‘It’s not the load that breaks you, it’s the way you carry it’
Let’s be honest, working as a lawyer can be stressful at times. As a freelance lawyer, arguably the prospect of a decent work/life balance is not as elusive as it may be in some other areas of the law, but there are still times when work demands start mounting and the pressure of adjusting to new working environments, trying to impress new clients and quickly building new working relationships can start to take its toll on mental wellbeing.
When your line of work is legal service delivery, there’s a constant expectation of the highest level of professional standards. This, coupled with frequent tight deadlines, means that for many lawyers, the pressure to not make mistakes can weigh heavily. The ever-present nature of technology means that checking and responding to work emails is often the last thing we do at night and the first thing in the morning. For the freelance community, there may also be uncertainty to deal with in the periods in between assignments, so not having enough work could potentially be a stressful experience as well!
It’s a phrase we hear often, but what does it actually mean? Well, the first thing to understand is the stress response is part of one of our most basic human survival instincts -the fight or flight reflex as it’s often referred to. When the body senses danger, it releases hormones including adrenalin and cortisol which provide the body with a boost of energy to either fight the source of the danger or run away from it.
This same stress reaction can be triggered in our body in response to certain adverse experiences at work. This is where the problems can start, because when our body goes in fight or flight mode, the release of hormones can inhibit our ability to think straight and if we are kept in that state for a prolonged period of time, it can also affect our health adversely.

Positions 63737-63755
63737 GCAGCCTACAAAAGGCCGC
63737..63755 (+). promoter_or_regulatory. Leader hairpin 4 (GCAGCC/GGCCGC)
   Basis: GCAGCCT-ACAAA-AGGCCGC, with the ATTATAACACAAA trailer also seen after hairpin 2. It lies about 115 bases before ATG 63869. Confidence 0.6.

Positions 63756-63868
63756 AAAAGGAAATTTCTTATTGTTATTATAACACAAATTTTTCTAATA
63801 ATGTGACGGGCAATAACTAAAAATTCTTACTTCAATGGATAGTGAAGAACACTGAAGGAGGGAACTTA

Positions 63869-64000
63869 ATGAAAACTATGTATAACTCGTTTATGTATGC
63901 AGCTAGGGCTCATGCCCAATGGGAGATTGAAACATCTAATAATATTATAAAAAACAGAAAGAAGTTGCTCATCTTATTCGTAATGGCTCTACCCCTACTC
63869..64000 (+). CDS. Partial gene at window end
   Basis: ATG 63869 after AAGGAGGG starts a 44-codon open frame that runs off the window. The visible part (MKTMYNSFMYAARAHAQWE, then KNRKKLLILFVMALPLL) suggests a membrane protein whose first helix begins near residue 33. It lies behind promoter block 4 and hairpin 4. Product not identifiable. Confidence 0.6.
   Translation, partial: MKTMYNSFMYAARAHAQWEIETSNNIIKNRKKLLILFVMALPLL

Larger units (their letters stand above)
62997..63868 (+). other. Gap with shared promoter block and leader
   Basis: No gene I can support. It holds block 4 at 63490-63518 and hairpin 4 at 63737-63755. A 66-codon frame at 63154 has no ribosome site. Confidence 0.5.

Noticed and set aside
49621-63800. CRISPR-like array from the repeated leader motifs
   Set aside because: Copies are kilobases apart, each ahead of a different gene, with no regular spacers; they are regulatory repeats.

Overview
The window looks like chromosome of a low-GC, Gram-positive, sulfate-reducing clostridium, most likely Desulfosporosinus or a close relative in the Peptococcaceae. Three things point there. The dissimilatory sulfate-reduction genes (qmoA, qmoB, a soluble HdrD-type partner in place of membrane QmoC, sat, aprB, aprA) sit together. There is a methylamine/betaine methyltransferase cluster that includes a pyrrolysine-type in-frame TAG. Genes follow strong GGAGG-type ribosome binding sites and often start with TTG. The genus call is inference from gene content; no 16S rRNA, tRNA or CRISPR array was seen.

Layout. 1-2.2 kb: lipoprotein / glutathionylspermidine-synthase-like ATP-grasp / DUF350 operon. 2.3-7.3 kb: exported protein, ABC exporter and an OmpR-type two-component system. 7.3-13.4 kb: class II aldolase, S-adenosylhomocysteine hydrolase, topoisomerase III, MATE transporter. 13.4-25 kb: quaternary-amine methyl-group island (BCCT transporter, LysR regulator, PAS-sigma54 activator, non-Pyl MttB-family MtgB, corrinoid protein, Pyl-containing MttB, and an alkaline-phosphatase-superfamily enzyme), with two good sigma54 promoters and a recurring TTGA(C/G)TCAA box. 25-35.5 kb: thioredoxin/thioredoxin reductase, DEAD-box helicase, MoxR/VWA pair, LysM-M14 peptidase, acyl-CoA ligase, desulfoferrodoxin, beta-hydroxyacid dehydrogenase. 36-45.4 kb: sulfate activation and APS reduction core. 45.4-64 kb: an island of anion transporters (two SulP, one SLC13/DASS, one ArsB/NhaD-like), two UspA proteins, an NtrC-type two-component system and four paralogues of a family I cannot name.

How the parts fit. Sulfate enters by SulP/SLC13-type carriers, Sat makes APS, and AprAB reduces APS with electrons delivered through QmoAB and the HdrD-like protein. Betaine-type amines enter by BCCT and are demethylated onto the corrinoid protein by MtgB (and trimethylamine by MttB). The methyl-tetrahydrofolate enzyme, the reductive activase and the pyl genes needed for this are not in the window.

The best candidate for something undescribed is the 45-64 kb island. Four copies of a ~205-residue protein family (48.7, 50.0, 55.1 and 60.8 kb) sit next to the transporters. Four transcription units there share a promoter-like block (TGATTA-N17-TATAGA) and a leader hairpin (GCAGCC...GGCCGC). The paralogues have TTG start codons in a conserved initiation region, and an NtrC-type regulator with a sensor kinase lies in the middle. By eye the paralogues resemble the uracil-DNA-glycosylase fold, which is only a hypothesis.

Stress has a significant impact on our bodies, minds and behaviour at work. Quite often when we are in a stressed state, the ‘frantic’ thinking and typical behaviour that ensues inhibits our ability to resolve the very situation that caused the stress in the first place. It can often feel like you’re chasing your own tail and can’t break free from the cycle.
Believe it or not, when it comes to managing stress, our minds (full of legal brilliance though they may be) are not always helpful for improving the situation, unless we know how to keep them in check. In fact, more often than not, our own minds can make a situation seem far worse than it actually is!
When we’re in a particular emotional state, our mind is constantly trawling through memories to find those that echo that state. Upon feeling stressed or threatened, our mind instantly digs up thoughts and memories of when we’ve felt like this in the past, further deepening how we feel. Stress can feed off itself to create more stress and a few anxious, overwhelmed thoughts can end up triggering a whole cascade of anxious, self-critical thoughts and negative emotions which can be very powerful and difficult to stop.